On April 26, 1986, the meltdown of the Chernobyl nuclear power plant in Ukraine marked one of the worst-ever accidents in the history of the energy industry. The catastrophe seemed to confirm the worst expectations of the environmental movement, which had always warned against the ecological risks of nuclear power. Thirty years later, the nuclear industry is facing a meltdown of a different kind: an economic meltdown. “New nuclear – the economics say no” was the headline of a 2009 analyst report published by Citigroup. The bankers had taken a closer look at the financial viability of the proposed construction of nuclear power plants in the UK and concluded that five risks make it very difficult to invest profitably in nuclear: planning, construction, power price, operational and decommissioning risk. They went on to conclude that each of the middle three of these risks alone would be enough to “bring even the largest utility company to its knees financially”. Two years after the report was published, Citi’s claim was empirically validated. The meltdown in three reactors of the Fukushima Daichi nuclear power plant in Japan led to widespread contamination.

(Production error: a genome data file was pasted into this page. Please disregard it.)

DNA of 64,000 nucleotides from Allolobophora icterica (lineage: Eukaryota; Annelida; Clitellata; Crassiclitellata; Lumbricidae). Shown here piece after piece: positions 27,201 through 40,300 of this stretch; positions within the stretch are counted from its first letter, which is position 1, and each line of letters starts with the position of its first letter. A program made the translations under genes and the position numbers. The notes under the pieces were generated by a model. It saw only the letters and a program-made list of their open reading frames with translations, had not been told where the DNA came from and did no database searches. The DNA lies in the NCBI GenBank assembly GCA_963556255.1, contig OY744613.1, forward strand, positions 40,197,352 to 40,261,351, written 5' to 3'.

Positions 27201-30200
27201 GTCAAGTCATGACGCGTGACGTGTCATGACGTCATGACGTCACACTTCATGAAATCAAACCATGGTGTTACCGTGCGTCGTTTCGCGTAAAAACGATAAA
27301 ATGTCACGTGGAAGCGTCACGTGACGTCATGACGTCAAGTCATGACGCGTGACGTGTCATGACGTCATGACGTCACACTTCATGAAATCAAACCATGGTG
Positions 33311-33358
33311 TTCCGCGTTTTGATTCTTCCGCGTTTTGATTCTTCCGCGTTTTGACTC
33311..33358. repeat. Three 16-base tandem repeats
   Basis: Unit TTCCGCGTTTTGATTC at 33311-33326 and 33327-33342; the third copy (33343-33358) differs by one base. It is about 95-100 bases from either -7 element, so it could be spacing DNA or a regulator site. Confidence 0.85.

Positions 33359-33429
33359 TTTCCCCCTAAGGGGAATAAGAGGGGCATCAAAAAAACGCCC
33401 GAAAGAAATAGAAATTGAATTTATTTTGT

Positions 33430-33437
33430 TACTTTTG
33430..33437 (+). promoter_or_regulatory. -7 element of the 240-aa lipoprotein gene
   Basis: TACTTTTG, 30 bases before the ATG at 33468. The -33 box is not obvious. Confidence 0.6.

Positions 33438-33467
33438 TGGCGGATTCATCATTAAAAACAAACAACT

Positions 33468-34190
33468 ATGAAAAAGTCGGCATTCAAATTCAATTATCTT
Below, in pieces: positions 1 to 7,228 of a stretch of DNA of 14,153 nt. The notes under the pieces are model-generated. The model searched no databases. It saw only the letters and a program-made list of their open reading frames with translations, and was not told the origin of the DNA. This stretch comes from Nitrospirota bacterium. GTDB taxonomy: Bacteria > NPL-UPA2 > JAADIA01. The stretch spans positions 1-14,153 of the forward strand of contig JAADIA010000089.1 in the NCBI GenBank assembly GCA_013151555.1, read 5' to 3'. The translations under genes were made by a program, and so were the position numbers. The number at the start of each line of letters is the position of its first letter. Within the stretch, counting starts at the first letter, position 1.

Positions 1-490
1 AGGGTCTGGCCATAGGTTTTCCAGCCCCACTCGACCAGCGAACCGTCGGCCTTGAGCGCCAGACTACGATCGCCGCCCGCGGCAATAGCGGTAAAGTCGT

Swiss Info 25th April 2016 read more »